PQQ has also been shown to improve sleep time and quality, as well as decrease time taken to fall asleep 49. PQQ-rich foods include parsley, green peppers, kiwi fruit, papaya and tofu. However, the richest source is pure, raw Cacao powder, so drinking hot chocolate made with liberal amounts of Cacao is a good way to boost levels. Cacao also contains Flavanol-3-ol and Epicatechin, which are phytonutrients that stimulate mitochondrial biogenesis.

Omega 3 rich foods

Polyunsaturated fatty acids of marine origin up-regulate mitochondrial biogenesis, play a critical role in mitochondrial bioenergetics and increase fatty acid oxidation 50. It has been shown that increasing intake of Omega 3 fatty acids results in its robust incorporation into human muscle mitochondrial membranes altering the thickness, stiffness and fluidity of the lipid bilayer and thus impacting metabolism 51.

The best sources of Omega 3 fatty acids are seafood, however, due to pollution concerns, eating large predatory fish such as tuna and swordfish is not recommended, however, fish that are lower on the food chain, like sardines and anchovies are acceptable and should be eaten at least a few times a week. Opt for wild-caught fish whenever possible (especially wild Alaskan) and eat as much shellfish as you like, including mussels, oysters, scallops, shrimp, crab etc.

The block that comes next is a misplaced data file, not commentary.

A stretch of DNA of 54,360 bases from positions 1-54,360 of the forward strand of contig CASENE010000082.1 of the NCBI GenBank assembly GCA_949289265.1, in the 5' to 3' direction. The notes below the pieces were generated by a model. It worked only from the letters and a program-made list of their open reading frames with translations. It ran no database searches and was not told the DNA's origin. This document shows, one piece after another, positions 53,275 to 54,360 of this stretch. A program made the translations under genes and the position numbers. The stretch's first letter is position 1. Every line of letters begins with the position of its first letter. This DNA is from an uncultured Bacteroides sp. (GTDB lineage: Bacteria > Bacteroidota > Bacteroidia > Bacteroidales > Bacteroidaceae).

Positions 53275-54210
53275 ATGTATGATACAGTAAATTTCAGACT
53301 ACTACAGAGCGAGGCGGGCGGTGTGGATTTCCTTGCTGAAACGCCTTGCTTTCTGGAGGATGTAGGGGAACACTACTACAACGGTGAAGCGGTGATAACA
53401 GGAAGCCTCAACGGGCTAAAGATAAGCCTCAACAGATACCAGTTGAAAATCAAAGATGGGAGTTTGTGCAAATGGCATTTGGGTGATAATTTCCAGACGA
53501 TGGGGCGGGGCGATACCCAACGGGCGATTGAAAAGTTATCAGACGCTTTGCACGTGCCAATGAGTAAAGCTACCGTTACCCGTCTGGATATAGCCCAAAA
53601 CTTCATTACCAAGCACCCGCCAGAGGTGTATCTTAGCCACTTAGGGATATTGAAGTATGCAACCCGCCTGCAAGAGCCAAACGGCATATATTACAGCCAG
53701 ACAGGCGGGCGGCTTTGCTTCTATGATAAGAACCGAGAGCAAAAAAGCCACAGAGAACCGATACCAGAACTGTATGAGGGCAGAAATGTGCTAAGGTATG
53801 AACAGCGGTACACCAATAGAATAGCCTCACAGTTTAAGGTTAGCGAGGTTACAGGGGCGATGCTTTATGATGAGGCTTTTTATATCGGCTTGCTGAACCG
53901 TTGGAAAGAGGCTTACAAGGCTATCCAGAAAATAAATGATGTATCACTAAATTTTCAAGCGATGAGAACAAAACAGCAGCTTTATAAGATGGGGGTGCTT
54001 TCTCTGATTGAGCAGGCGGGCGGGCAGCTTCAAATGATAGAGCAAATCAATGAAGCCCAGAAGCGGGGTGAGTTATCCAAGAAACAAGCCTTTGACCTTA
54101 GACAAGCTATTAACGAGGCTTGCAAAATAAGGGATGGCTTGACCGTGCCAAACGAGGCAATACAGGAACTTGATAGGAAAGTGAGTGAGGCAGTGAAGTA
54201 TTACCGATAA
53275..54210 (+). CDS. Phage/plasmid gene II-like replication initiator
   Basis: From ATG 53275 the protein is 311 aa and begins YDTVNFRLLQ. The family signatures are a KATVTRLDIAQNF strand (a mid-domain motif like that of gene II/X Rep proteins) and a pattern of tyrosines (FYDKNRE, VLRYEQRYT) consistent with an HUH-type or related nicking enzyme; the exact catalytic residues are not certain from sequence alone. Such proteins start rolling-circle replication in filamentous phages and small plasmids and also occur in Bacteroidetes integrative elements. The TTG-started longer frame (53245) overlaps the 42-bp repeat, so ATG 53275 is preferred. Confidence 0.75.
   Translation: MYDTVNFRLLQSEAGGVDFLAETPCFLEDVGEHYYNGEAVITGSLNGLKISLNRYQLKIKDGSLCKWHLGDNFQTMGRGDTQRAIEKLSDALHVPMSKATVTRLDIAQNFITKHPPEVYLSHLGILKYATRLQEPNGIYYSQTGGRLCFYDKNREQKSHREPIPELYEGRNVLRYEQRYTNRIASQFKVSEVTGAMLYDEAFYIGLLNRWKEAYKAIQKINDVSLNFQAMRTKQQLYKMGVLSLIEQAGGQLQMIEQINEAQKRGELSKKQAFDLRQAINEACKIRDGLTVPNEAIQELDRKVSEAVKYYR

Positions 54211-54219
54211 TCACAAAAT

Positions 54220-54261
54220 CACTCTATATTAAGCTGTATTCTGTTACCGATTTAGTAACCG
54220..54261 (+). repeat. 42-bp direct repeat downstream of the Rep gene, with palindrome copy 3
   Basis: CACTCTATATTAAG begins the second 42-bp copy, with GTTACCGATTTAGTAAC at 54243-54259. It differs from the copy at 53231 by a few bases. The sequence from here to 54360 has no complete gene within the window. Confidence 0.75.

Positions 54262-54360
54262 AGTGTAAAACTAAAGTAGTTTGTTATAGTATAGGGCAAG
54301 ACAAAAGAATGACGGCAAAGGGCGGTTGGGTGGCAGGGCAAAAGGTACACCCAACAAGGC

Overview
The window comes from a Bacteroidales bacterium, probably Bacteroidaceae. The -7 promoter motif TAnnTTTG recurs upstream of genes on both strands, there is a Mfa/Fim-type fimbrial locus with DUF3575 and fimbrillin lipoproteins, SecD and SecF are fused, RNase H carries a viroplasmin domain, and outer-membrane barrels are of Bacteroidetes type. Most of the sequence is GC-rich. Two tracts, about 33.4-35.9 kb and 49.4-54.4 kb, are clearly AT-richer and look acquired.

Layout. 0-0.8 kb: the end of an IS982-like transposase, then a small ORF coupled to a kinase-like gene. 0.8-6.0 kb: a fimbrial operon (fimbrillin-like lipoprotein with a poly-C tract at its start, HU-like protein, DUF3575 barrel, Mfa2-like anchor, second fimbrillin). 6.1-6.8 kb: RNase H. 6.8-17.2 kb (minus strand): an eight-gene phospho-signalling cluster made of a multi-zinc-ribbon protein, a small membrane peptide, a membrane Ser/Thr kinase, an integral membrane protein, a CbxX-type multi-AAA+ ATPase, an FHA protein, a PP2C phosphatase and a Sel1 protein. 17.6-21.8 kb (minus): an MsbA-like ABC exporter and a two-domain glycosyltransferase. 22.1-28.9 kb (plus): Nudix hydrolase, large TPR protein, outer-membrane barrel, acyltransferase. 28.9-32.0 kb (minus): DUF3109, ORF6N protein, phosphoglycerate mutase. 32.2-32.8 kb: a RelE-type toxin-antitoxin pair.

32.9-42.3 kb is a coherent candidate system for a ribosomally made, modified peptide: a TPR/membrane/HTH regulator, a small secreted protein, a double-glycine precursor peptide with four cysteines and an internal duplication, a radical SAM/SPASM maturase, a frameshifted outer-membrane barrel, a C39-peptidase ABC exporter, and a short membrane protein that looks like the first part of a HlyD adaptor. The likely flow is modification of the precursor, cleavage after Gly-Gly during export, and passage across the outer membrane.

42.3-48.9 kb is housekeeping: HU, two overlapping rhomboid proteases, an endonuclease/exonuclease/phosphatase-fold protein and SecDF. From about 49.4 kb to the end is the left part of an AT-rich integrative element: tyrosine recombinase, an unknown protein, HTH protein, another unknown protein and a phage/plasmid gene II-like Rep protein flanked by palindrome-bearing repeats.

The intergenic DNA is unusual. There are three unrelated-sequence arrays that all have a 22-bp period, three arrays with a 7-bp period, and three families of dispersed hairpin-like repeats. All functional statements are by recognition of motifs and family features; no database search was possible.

Whenever possible, chose whole food sources of Omega 3 fatty acids over supplements as most commercially available fish oils are oxidized. If you are going to supplement, we recommend krill oil over fish oil, as it contains astaxanthin, another powerful antioxidant with numerous health benefits (discussed above), that protects the oil from oxidation. Also, if you are vegan or don’t like seafood, make sure you supplement with algae oil.

Intermittent Fasting for Mitochondrial Health

Although eating a healthy diet is critically important for mitochondrial health, when you eat and how you eat can also affect mitochondrial function. Calorie restriction and time restricted feeding (TRF) (or intermittent fasting) have been shown to optimize mitochondrial function, benefit the aging process and extend lifespan. The mild stress that caloric restriction places on the body acts as a hormetic stressor and activates a wide variety of protective pathways within the body, ramping up anti-inflammatory and antioxidant defences. In this way, your body prepares for famine to come.

Fasting for medical purposes has been suggested since the time of ancient Chinese, Greek and Roman physicians 52. Even Benjamin Franklin has been quoted as saying “The best of all medicines is resting and fasting.”53